Further the situation can become awkward for either or both of principal and agent. For the principal to impose its agency agreement on the agent, provisions which are considered to be unreasonable as they allow the principal to avoid performing its contractual obligations will be unenforceable.

Sometimes an agent will act for a principal which offers goods which compete with some of the goods of another principal also represented by the same agent. A claim by the agent that the second principal was aware of the situation at the time of engaging the agent is most unlikely to prevent the first principal from being able to claim that the agency agreement has been seriously breached by the agent. To prevent this situation from occurring, the onus is on the agent to obtain the prior informed consent of both principals to the agent acting for each of them.

Nor is the situation ameliorated by one principal putting onto the market a new product which was not offered for sale by that principal at the time when the agent was appointed or even when the agent took on another principal.

In brief, if the agent is to choose which product or which principal the agent is to promote at any point in time, both principals must agree to the agent having the right to choose. A claim by the agent that it knows which products better suit different customers is an unsustainable position for the agent to take.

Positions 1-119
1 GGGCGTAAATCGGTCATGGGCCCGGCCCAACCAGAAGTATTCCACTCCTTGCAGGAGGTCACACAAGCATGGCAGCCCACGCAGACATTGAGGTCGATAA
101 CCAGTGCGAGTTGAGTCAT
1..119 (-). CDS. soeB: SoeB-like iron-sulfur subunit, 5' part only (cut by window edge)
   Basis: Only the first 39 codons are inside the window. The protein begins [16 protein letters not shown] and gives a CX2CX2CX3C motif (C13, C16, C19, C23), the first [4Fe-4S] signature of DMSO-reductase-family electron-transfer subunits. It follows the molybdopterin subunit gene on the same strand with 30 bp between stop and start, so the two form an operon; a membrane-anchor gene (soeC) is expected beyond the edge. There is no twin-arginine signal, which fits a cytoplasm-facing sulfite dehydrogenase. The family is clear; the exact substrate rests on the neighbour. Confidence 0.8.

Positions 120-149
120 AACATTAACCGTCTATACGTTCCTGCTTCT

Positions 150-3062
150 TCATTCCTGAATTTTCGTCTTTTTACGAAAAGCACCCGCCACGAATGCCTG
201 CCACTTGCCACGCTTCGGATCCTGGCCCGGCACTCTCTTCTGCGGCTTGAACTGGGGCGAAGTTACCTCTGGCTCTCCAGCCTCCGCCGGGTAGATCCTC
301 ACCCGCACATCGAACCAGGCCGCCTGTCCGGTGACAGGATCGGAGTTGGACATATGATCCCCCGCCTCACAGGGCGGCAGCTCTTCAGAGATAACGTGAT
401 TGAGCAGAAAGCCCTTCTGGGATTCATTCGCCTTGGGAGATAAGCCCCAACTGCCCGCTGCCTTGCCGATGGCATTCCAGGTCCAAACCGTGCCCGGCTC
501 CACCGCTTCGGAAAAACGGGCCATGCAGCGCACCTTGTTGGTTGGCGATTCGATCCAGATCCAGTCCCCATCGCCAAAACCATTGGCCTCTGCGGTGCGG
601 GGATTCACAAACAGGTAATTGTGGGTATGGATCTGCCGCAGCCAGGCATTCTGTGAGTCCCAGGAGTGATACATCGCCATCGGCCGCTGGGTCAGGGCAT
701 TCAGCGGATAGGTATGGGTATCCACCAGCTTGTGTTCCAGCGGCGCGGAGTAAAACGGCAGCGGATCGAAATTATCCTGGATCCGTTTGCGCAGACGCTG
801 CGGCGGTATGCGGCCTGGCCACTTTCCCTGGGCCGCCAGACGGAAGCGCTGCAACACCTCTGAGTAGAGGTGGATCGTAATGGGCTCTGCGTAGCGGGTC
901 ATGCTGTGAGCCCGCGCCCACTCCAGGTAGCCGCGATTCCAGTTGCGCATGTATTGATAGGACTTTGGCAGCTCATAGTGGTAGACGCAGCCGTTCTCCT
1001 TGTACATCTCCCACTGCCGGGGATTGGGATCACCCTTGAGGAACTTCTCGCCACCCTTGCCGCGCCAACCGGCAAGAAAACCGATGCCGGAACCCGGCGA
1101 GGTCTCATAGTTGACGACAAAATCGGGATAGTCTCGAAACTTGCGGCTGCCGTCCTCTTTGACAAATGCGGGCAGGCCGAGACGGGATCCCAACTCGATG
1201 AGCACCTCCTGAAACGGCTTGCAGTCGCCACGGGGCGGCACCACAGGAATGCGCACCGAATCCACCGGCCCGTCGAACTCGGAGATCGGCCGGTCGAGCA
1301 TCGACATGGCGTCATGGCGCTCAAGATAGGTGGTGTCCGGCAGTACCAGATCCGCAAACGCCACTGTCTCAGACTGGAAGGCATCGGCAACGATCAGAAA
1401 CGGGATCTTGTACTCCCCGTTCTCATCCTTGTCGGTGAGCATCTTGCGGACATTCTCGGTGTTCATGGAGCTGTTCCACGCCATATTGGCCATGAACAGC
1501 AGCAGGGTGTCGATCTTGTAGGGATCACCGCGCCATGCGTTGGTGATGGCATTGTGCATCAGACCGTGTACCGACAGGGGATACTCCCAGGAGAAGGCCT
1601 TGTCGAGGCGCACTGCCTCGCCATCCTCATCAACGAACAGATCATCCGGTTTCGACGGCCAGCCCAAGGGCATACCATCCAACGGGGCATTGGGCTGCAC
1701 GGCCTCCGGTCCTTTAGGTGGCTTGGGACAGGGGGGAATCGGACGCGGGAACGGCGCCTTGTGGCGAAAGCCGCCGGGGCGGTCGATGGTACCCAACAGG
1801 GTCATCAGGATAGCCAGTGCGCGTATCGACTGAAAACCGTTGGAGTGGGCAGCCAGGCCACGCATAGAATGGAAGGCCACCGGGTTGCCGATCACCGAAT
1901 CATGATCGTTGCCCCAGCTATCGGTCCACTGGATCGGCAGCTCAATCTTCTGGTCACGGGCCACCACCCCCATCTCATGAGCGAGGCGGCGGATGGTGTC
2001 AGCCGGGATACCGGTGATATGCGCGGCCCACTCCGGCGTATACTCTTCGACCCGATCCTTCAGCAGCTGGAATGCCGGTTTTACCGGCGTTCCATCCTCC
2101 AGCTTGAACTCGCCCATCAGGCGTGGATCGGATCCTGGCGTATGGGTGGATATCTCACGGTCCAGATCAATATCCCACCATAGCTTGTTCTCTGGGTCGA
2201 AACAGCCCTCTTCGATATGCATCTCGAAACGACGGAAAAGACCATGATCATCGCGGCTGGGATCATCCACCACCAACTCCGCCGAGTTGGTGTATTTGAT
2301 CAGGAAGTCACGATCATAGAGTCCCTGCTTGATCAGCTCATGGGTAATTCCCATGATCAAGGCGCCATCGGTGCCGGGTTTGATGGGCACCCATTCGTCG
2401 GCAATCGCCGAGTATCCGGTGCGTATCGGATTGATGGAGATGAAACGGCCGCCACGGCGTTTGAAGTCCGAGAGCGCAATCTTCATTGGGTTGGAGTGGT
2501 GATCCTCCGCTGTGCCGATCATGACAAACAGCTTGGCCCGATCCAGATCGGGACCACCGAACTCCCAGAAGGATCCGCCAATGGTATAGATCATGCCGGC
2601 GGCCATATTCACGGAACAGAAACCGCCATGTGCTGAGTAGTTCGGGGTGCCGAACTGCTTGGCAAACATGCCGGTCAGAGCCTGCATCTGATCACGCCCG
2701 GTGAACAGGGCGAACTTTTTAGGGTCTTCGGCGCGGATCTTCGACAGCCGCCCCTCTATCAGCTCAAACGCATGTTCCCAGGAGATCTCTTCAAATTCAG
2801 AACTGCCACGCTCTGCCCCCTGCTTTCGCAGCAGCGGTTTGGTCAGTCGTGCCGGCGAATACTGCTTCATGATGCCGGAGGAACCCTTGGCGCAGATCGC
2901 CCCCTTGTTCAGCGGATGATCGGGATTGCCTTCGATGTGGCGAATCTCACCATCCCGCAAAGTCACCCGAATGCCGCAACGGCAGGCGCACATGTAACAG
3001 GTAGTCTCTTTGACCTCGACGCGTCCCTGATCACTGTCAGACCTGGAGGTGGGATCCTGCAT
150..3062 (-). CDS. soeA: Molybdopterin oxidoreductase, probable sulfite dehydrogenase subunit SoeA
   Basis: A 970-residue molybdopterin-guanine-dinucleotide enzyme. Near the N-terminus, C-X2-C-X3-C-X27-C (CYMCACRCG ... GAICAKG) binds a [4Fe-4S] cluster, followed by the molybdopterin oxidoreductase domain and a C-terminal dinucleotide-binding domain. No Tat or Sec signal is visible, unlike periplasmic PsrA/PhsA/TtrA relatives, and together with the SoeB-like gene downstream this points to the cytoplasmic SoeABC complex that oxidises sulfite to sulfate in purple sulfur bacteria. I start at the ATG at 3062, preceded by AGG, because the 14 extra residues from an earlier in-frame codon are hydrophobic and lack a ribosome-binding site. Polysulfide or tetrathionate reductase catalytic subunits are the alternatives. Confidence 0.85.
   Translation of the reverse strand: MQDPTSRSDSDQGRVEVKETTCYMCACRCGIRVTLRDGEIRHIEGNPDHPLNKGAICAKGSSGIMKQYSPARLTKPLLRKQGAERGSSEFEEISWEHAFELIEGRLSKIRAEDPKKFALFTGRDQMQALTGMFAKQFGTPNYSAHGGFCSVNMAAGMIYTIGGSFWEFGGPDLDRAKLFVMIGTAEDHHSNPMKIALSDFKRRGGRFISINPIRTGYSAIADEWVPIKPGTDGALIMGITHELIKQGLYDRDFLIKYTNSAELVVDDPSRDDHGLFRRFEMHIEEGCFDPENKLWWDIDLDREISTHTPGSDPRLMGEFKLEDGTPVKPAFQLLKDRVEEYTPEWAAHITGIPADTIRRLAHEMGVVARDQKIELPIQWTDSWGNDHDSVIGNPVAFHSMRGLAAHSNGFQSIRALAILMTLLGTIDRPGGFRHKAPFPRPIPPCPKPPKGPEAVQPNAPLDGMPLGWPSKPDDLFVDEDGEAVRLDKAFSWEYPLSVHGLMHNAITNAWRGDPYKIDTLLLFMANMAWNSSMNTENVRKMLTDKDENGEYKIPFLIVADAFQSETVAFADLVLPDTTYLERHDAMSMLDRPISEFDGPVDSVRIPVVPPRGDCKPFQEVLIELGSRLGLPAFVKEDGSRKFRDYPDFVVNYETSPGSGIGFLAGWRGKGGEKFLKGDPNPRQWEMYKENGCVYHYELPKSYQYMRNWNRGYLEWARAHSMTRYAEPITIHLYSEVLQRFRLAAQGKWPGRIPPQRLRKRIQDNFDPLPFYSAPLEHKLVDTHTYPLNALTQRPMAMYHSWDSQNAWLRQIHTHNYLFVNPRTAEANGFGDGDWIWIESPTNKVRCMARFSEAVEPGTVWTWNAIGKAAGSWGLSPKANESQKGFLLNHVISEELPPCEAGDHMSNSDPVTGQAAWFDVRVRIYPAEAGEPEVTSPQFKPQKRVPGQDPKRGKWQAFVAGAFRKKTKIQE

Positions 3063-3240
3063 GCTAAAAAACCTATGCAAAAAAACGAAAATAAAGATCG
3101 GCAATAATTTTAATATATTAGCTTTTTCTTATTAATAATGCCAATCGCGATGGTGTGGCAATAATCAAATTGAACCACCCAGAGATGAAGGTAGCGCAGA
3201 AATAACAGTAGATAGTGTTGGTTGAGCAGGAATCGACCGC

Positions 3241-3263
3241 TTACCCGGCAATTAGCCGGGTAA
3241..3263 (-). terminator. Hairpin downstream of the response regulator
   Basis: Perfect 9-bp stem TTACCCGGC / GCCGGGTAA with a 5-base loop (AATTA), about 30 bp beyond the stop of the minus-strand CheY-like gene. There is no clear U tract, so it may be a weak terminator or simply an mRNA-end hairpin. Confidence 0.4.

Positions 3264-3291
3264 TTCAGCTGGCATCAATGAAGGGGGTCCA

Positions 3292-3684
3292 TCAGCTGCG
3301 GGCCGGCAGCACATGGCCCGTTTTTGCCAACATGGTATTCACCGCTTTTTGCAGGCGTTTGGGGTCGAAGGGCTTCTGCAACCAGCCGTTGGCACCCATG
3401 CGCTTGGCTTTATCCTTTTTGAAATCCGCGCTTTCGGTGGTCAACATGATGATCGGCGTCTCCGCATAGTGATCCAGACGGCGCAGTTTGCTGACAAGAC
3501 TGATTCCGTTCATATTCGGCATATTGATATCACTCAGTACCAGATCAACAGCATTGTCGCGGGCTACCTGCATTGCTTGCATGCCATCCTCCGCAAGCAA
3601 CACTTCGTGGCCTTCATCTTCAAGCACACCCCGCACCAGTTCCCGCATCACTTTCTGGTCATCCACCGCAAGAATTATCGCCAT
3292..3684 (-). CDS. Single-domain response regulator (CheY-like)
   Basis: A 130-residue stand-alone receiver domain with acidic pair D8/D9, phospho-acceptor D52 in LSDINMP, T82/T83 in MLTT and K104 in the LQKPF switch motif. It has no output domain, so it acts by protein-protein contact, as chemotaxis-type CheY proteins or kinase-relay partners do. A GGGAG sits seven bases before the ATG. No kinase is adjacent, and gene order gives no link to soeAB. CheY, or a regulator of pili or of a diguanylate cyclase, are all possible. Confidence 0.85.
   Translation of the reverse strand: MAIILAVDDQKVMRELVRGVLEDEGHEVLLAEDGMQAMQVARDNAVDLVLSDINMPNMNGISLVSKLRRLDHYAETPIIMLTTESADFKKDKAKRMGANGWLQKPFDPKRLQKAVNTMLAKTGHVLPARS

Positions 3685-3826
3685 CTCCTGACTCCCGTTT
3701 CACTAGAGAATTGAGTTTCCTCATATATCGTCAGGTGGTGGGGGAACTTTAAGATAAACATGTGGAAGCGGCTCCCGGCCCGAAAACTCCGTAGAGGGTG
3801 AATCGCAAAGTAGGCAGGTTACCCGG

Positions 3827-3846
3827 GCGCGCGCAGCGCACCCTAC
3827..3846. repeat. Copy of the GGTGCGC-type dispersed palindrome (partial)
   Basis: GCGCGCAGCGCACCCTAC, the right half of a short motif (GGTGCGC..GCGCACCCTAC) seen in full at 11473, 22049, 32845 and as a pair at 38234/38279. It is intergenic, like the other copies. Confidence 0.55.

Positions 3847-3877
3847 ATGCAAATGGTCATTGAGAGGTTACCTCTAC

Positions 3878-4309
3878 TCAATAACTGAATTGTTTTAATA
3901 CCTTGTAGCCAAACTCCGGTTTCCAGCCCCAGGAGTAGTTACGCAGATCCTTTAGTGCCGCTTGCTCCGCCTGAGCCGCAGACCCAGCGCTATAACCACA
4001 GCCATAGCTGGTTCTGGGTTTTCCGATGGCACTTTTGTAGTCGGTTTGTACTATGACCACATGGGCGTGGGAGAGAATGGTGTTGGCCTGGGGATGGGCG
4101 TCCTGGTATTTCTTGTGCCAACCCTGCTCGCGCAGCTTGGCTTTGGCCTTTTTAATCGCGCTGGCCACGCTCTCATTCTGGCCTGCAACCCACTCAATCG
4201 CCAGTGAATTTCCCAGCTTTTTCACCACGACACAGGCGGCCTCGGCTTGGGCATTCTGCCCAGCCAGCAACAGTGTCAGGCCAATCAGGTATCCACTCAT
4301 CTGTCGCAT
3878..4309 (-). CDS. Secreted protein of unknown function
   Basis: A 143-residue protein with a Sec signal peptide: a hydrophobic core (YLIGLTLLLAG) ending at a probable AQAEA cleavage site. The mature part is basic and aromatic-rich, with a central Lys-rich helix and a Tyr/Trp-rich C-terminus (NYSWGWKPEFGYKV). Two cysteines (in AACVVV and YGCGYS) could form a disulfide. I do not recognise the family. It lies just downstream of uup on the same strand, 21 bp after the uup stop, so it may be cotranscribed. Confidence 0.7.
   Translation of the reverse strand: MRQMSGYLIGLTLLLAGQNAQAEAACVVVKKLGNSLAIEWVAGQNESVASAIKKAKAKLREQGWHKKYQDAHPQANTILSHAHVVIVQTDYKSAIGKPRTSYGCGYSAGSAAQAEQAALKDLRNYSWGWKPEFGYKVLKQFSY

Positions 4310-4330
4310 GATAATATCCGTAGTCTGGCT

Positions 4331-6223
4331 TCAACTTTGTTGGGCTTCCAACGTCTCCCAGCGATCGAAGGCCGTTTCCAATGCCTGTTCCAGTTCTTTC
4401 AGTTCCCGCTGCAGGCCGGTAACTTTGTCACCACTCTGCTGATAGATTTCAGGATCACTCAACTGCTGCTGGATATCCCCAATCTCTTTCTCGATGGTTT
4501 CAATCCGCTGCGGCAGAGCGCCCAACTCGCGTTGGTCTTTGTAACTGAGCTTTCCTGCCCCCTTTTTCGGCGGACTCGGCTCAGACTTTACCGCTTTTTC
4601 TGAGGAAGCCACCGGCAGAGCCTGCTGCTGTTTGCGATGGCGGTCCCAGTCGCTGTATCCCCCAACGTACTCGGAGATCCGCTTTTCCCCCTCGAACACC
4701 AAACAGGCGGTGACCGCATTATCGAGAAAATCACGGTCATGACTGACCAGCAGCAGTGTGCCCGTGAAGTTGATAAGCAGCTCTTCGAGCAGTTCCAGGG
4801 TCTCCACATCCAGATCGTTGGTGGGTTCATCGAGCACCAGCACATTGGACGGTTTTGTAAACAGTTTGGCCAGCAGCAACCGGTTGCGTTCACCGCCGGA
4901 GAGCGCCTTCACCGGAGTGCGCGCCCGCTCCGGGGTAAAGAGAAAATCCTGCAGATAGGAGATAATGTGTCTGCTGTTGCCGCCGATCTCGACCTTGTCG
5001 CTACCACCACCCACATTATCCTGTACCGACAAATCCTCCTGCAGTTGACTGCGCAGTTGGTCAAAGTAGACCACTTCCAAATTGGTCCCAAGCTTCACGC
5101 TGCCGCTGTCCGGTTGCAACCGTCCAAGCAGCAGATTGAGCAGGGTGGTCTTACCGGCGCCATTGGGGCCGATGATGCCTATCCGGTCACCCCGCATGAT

And what of variations?

The parties to a written agreement can be expected to focus on the provisions they consider most important to their respective roles. Unsurprisingly this is no different in respect of an agency agreement. However, most written agreements used in business will have a raft of different provisions tucked away towards the end of the agreement – after what are often considered to be the key substantive provisions of the agreement. These tailed provisions are usually given the dismissive, generic name of “boilerplate” as if they are not worthy of consideration.

But care is needed, particularly if the agency agreement contains a “no oral modification” clause. The general position following a judgment of the UK’s Supreme Court is that a no oral modification clause means just that – a variation of the agency agreement must be in writing. The fact that principal and agent orally agreed to vary the written agency agreement is irrelevant. The fact that by the actions towards each other, the conduct of principal and agent indicated a change to the written terms of the agency agreement is equally irrelevant.

And finally

Both principal and agent should be careful for what they wish. In the absence of there being a written agency agreement, both principal and agent can require from the other a signed written document setting out the terms of the agency agreement. Whilst this provision in the Regulations is little known, it can be used by either principal or agent to its advantage by forcing the other party to the agency agreement to set out what are the terms of the agreement and in turn being required to demonstrate how those terms were agreed.

Stephen Sidkin is a commercial law partner at Fox Williams LLP (;

(c) Fox Williams LLP 2024